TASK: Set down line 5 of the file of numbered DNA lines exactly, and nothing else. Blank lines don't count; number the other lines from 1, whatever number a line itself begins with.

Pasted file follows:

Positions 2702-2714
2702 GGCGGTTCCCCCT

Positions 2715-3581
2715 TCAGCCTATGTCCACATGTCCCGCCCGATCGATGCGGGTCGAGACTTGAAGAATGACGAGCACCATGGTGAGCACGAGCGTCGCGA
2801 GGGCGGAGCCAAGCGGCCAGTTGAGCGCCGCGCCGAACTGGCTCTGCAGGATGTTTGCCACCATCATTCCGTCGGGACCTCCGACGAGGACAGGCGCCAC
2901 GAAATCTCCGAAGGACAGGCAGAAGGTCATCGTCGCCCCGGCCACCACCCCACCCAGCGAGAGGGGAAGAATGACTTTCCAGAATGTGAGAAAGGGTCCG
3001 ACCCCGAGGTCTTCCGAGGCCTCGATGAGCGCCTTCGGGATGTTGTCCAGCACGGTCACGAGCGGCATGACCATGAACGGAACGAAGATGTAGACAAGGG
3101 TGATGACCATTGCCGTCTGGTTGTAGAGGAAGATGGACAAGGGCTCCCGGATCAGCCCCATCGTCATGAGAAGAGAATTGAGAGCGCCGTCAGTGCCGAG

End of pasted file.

2801 GGGCGGAGCCAAGCGGCCAGTTGAGCGCCGCGCCGAACTGGCTCTGCAGGATGTTTGCCACCATCATTCCGTCGGGACCTCCGACGAGGACAGGCGCCAC